Monday and Tuesday has meant massive confusion and a somewhat organised chicken run at the Regiment in Enköping when over 1000 people from 50 nations were arriving to find their seat in exercise Viking 14.
It hits me that so many of them already know each other from serving together in missions abroad, like Kosovo or Afghanistan. The past two days has felt like a reunion for peacekeepers from around the globe, meeting in the small and normally quiet Swedish town of Enköping.
It is however one of the world’s largest command and control exercises with the specifically stated intention to ”prepare, train and educate participants – civilian, military and police – to cooperate effectively and meet the challenges of current and future multidimensional crisis response and peace operations”. Therefore it is not completely unexpected that the participants have met in previous deployments.
The Swedish Minister for Defence Ms Karin Enström visited the exercise during the afternoon on Tuesday. She was briefed by the two exercise directors, Major General Bengt Andersson and Mr Jonas Alberoth, and then toured the premises of Stenvreten where the Land Component Command is located.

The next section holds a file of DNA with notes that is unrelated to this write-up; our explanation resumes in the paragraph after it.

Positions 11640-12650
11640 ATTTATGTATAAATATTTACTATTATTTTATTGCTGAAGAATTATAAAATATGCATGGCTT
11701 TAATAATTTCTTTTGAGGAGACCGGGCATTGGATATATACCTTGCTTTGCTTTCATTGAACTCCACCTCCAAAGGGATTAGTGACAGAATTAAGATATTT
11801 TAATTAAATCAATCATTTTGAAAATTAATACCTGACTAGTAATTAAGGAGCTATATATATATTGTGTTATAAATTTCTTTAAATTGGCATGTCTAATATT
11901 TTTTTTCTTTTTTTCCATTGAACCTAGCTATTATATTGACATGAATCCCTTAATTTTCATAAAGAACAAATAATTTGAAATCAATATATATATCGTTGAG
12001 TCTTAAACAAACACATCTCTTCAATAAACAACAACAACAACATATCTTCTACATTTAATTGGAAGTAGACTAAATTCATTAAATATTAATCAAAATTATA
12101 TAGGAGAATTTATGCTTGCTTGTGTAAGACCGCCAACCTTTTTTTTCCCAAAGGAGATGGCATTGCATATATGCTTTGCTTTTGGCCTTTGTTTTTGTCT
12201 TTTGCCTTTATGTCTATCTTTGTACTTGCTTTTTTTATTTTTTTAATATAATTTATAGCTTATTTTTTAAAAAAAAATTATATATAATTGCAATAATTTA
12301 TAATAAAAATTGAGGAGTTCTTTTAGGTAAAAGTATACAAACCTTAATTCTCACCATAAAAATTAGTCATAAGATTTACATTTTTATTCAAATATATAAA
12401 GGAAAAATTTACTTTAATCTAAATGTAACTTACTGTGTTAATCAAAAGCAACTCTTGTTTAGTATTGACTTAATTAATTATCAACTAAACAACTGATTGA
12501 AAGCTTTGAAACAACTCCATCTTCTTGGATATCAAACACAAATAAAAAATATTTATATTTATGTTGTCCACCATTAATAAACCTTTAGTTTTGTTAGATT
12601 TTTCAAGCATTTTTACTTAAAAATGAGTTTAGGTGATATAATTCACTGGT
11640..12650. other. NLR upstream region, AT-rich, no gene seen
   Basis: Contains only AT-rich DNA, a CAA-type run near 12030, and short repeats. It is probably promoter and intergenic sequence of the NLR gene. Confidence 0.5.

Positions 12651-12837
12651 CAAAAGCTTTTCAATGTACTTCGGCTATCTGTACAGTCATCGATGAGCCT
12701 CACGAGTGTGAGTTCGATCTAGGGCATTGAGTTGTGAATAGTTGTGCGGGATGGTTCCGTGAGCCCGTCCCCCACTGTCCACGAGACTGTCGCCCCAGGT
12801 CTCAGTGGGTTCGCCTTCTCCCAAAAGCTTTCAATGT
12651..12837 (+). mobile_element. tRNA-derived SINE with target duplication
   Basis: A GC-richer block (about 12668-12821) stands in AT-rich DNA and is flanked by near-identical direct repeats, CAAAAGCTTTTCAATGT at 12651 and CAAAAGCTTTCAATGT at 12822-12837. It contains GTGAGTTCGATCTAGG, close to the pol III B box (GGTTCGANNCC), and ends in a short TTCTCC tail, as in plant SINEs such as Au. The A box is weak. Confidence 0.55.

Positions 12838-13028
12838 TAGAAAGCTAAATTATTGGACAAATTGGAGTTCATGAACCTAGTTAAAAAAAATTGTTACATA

The Folke Bernadotte Academy manages the planning and implementation of the civilian dimension of the exercise. The multiple dimensions are what makes the exercise truly unique and allows for the aim to be fulfilled since a well-functioning cooperation between military and civilian actors is a prerequisite for successful peace operations. Therefore the ‘meet and greet’-part before the real game play begins, serves as an important component and should not be underestimated.
Photo: Tina Lundh, consultant, has been working for the FBA in the planning of Viking 14.